Asian Americans Advancing Justice - LA

Building upon the legacy of the Asian Pacific American Legal Center

Contrary to Image, LA’s Elderly Asian Americans Far from Well Off

Tuesday, May 3, 2016

LOS ANGELES — Although Asian Americans are widely perceived as the model minority, a new report containing disaggregated data of older adults among them paints a completely different picture.

In Los Angeles County, Asian Americans and Native Hawaiian Pacific Islanders (NHPI) aged 50 and older are the second fastest growing racial group, posting a 56 percent and 50 percent growth rate from 2000 to 2010, respectively. Asian Americans and NHPIs fall only second and third to Latinos, respectively, who grew at a rate of 60 percent during the same 10-year period.

Asian Americans also account for more than 480,000 of LA County’s 50-and-older population. Yet despite popular belief that the heterogenous ethnic segment is wealthier and more educated, a report released Wednesday, April 27, by the American Association of Retired Persons (AARP) and Asian Americans Advancing Justice – Los Angeles (Advancing Justice – LA), recorded findings that indicated otherwise.

 Incredibly vulnerable

“[Asian Pacific Islander] older adults are incredibly vulnerable,” said Connie Chung Joe, executive director of Korean American Family Services, during the launch of the report on Wednesday at the Japanese American National Museum in Los Angeles. “They face enormous barriers to access and care due to many of the reasons we saw today – language, education lack of health care, stigma, etcetera.”

Among findings include that among seniors, Asian Americans are the most likely of all racial groups to rely on Supplemental Security Income, with 35 percent of Cambodians and 34 percent of Vietnamese at the top of the list.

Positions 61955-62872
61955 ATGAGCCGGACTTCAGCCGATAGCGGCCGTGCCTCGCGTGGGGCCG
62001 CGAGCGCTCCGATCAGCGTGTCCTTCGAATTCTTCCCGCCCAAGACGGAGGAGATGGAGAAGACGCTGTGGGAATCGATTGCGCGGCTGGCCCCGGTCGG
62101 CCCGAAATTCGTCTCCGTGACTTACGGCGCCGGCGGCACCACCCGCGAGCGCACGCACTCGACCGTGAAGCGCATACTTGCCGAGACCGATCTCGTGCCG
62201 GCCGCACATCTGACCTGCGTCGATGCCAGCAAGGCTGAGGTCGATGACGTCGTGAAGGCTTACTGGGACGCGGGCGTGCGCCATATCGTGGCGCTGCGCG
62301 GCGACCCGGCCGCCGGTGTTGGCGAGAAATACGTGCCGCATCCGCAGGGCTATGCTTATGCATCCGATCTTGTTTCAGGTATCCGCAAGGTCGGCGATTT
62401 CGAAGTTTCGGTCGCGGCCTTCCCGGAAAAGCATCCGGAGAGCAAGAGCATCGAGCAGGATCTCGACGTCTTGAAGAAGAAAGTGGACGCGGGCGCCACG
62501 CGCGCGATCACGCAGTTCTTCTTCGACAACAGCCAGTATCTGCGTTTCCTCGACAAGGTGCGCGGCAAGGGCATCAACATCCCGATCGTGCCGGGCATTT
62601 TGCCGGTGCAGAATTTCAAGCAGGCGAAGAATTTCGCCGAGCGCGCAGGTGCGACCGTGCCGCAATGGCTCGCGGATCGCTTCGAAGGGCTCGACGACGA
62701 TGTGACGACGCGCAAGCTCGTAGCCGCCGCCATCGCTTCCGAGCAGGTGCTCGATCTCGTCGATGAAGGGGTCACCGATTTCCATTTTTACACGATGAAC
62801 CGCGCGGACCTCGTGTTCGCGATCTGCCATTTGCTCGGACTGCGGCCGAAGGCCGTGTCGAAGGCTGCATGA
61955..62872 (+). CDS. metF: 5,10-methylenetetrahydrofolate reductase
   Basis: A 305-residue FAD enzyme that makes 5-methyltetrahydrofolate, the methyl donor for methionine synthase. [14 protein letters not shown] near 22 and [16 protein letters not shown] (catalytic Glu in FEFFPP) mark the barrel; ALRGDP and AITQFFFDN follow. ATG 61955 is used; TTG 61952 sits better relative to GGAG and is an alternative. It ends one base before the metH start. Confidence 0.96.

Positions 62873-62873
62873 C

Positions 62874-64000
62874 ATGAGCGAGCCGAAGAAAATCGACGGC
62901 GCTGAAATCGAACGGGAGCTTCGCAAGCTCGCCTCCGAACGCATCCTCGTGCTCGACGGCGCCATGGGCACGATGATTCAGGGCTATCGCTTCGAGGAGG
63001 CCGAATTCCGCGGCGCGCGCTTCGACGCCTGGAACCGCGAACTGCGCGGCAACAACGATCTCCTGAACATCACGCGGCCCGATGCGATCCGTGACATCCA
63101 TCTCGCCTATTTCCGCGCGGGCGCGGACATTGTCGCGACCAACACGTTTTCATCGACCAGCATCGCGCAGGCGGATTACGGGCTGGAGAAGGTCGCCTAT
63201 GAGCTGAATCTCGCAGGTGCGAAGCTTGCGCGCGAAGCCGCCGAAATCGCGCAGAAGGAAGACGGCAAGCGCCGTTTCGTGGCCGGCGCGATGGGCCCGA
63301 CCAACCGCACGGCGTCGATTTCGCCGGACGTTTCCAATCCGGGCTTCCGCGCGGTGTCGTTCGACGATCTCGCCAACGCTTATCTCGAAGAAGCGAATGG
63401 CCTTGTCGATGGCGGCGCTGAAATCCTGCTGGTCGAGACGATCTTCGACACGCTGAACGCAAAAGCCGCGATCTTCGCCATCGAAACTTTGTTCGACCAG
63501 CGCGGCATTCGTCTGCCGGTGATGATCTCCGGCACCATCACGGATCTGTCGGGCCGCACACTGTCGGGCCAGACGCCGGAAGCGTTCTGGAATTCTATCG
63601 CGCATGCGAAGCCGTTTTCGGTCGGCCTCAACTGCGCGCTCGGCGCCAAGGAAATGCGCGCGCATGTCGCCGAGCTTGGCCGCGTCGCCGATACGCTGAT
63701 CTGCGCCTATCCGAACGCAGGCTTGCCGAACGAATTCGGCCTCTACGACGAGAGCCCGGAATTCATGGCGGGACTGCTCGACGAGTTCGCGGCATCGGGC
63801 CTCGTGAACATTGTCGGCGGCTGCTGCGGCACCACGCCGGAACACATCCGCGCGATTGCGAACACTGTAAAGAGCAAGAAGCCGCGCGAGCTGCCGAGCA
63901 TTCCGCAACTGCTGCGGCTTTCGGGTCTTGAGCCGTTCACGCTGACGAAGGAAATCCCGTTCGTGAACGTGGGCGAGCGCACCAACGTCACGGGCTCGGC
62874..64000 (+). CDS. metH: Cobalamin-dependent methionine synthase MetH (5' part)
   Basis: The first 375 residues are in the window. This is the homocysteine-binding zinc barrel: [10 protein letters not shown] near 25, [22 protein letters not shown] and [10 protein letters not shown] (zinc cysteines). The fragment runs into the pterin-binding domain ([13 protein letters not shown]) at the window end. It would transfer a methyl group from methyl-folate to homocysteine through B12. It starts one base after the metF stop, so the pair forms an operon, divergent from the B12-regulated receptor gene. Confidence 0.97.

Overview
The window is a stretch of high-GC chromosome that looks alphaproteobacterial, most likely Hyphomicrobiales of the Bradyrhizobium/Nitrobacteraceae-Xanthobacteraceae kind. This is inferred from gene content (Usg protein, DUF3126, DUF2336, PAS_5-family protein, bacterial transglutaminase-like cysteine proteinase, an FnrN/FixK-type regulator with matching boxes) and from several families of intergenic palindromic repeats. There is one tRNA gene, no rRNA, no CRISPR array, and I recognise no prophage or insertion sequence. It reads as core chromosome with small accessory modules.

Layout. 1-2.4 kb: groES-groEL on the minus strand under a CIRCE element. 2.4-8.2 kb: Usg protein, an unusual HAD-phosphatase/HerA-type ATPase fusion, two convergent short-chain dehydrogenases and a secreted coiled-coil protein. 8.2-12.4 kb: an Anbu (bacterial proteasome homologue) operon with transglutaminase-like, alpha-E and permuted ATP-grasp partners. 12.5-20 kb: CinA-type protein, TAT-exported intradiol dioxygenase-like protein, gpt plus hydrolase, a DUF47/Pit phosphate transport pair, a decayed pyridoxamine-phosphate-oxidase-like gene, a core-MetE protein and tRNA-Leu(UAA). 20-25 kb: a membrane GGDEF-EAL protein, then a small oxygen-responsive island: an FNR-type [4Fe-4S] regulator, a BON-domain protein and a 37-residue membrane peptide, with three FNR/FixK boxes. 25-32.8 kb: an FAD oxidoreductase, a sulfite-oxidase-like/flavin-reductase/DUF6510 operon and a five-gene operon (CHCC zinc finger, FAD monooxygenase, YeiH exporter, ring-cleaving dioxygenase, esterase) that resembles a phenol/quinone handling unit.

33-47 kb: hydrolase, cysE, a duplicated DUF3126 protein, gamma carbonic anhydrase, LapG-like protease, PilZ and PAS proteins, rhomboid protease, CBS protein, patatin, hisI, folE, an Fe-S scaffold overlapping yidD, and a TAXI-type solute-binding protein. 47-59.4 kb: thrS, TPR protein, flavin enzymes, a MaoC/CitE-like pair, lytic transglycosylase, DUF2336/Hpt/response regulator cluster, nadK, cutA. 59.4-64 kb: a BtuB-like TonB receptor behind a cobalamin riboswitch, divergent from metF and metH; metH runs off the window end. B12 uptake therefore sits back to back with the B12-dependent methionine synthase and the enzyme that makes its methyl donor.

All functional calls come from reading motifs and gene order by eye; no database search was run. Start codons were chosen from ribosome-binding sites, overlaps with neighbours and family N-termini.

Older Asian Americans are also less likely than whites to be homeowners; nearly 300,000 older-adult Asian Americans in LA County are limited English proficient; older-adult Cambodians and Vietnamese have the lowest levels of educational attainment; and Korean and Cambodian Americans are more likely to live below the poverty line and have low-income status.

“Without this data, we’re kind of blind to what are the real issues,” said Stewart Kwoh, president and executive director of Advancing Justice – LA. “That’s why AARP and Advancing Justice – LA teamed up. We thought by disaggregating this data and collecting the data, we could give educators, faith-based groups [and] non-profits the information they need to better educate and advocate your broader constituencies.”

Filipino elderly

For the Filipino community, housing for older adults is among one of the bigger challenges. Thirty-nine percent of the group spends more than 30 percent of its income on housing costs, while 20 percent of Filipinos in LA County spends more than 50 percent of its income these costs.

As a result, the group resorts to temporary solutions while waiting for affordable housing. Amy Phillips, director of senior services at the Little Tokyo Service Center and co-chair of the Asian Pacific Policy and Planning Council’s Older Adults Task Force, said Filipino seniors often room together and even live with their children and grandchildren.

“But they see the economic pressure that their adult children are under and there’s quite a bit of pressure on the seniors to earn their keep. And sometimes it affects their health and mental health because they feel so much burden, so much pressure to do everything they can for the family. Even in retirement, it’s definitely not any kind of retirement as people imagine,” Phillips said.

Filipinos were also the second most populous Asian American group for those aged 50 and older, with about 117,800 residing in LA County in 2010, according to data from the US Census Bureau. Data from the Bureau from 2009 to 2013 further indicated that foreign-born Filipinos were the largest Asian American ethnic group to enter the United States in 2000 or later.

The report, “A Community of Contrasts: Asian Americans 50 and Older,” provided an overview of the largest group of Asian Americans 50 years old and above in the United States. However, among its limitations was that it did not provide more disaggregated data for the NHPI beyond basic demographic sections.

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